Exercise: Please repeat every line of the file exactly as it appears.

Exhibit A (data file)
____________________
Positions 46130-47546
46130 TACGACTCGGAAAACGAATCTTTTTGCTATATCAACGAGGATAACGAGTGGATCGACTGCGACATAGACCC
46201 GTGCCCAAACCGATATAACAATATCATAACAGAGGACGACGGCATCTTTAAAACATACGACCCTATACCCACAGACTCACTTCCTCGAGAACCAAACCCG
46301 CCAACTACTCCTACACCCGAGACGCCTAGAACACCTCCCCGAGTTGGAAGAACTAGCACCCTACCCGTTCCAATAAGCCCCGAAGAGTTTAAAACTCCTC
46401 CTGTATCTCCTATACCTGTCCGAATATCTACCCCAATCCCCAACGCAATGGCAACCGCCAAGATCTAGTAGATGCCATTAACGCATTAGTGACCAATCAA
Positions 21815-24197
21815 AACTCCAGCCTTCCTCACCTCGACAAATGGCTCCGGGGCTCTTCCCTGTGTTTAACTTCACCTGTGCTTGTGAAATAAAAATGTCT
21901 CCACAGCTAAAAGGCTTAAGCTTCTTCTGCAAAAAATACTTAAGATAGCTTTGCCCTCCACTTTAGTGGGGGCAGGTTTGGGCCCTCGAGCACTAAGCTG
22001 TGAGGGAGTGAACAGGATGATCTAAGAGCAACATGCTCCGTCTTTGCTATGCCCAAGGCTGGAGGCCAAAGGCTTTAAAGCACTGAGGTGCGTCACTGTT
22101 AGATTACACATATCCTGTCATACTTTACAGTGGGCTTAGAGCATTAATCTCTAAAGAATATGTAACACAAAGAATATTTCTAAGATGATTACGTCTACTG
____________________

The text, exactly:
Positions 46130-47546
46130 TACGACTCGGAAAACGAATCTTTTTGCTATATCAACGAGGATAACGAGTGGATCGACTGCGACATAGACCC
46201 GTGCCCAAACCGATATAACAATATCATAACAGAGGACGACGGCATCTTTAAAACATACGACCCTATACCCACAGACTCACTTCCTCGAGAACCAAACCCG
46301 CCAACTACTCCTACACCCGAGACGCCTAGAACACCTCCCCGAGTTGGAAGAACTAGCACCCTACCCGTTCCAATAAGCCCCGAAGAGTTTAAAACTCCTC
46401 CTGTATCTCCTATACCTGTCCGAATATCTACCCCAATCCCCAACGCAATGGCAACCGCCAAGATCTAGTAGATGCCATTAACGCATTAGTGACCAATCAA
Positions 21815-24197
21815 AACTCCAGCCTTCCTCACCTCGACAAATGGCTCCGGGGCTCTTCCCTGTGTTTAACTTCACCTGTGCTTGTGAAATAAAAATGTCT
21901 CCACAGCTAAAAGGCTTAAGCTTCTTCTGCAAAAAATACTTAAGATAGCTTTGCCCTCCACTTTAGTGGGGGCAGGTTTGGGCCCTCGAGCACTAAGCTG
22001 TGAGGGAGTGAACAGGATGATCTAAGAGCAACATGCTCCGTCTTTGCTATGCCCAAGGCTGGAGGCCAAAGGCTTTAAAGCACTGAGGTGCGTCACTGTT
22101 AGATTACACATATCCTGTCATACTTTACAGTGGGCTTAGAGCATTAATCTCTAAAGAATATGTAACACAAAGAATATTTCTAAGATGATTACGTCTACTG